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The Search for a Good Parenting Consultant

High Conflict Central hears the most from parents when it comes to finding or working with a parenting consultant or parent coordinator. These people are so hard to understand, even lawyers and judges can have trouble with the role. We will admit that we struggled to understand their decisions and behaviors until our fearless leader, Susan Carpenter, made things more clear.

We have never met anyone who understands Parenting Consultants as much as Susan Carpenter does. Never. Of course many highly experienced PCs understand their role, but some of the newbies may not. Either way, they don’t share what is going on with you. Why? They figure your lawyer will. Unfortunately, on the flip side, lawyers think your PC will. Well, this leads to where nobody will. Lucky for you, we will. Susan will, too.

There is nothing more frustrating than trying to navigate something in complete darkness. Why do that when we can shed light on everything. Susan Carpenter also wrote a book for you. So you can know. Check that out, too. Susan is our leader for a reason.

High Conflict central’s mission is to help parents navigate through nasty divorces and escape family court as much as possible. We do this through:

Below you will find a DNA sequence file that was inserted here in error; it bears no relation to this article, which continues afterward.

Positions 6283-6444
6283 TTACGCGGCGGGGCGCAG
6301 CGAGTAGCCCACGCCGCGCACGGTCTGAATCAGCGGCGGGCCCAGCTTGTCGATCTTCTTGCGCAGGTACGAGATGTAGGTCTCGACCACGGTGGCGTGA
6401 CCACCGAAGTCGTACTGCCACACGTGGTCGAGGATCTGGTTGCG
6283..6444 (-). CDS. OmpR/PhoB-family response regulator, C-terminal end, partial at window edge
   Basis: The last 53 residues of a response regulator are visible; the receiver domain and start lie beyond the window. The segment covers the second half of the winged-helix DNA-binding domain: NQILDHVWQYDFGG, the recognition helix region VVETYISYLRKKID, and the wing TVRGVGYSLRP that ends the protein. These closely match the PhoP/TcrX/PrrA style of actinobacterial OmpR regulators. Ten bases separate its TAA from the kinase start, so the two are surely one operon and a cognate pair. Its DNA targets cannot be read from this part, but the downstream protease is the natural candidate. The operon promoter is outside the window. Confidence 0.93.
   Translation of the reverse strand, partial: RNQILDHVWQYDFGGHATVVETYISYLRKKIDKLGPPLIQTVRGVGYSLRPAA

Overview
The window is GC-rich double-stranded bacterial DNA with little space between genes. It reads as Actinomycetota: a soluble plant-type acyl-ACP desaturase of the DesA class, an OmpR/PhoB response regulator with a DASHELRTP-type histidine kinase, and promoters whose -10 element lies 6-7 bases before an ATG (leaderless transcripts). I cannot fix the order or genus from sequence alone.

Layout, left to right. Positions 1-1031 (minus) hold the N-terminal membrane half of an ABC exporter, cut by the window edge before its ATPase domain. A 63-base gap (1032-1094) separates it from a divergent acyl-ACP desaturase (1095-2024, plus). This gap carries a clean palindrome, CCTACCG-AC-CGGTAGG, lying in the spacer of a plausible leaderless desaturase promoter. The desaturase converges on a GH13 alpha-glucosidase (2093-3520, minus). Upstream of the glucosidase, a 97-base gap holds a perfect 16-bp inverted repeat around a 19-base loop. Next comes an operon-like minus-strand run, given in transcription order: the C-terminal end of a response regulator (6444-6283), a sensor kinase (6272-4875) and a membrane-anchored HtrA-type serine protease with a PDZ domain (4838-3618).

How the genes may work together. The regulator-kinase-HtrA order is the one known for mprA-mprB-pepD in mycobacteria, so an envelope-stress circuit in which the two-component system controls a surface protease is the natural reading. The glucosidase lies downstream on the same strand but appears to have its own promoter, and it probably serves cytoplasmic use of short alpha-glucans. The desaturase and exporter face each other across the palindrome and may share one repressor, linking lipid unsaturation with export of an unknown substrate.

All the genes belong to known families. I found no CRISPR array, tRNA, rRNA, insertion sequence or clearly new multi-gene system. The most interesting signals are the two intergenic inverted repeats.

Books like: The Parenting Coordinator and Consultant Survival Guide

Coaching

Online Classes , including a free e-course about parenting consultants in Minnesota.

And, highly qualified coaches and instructors like Susan Carpenter at the Journey Defined.

When searching for a parenting consultant, beware of those who are seeking company for their misery or put out scary information that is not true.

If you’d like some divorce help, especially to select or understand your parenting consultant in Minnesota, please connect with us at High Conflict Central. You can also check out our online courses.

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Minnesota Courts Publish a New Parenting Time Guide

Image courtesy of Pixabay.com

Minnesota passed small tweaks to the best interest factors back in 2015. Since that time, an ad hoc group met to write a new parenting time guide. The new guide replaces the 1999 guide which basically assumed that one parent would be the custodial parent and the other parent have visitation. Times have changed and now both parents are encouraged to be involved in the life of their child.

To read the new parenting time guidelines in Minnesota, visit this link on the Minnesota Judicial Branch website.

Minnesota Child Focused Parenting Time Guide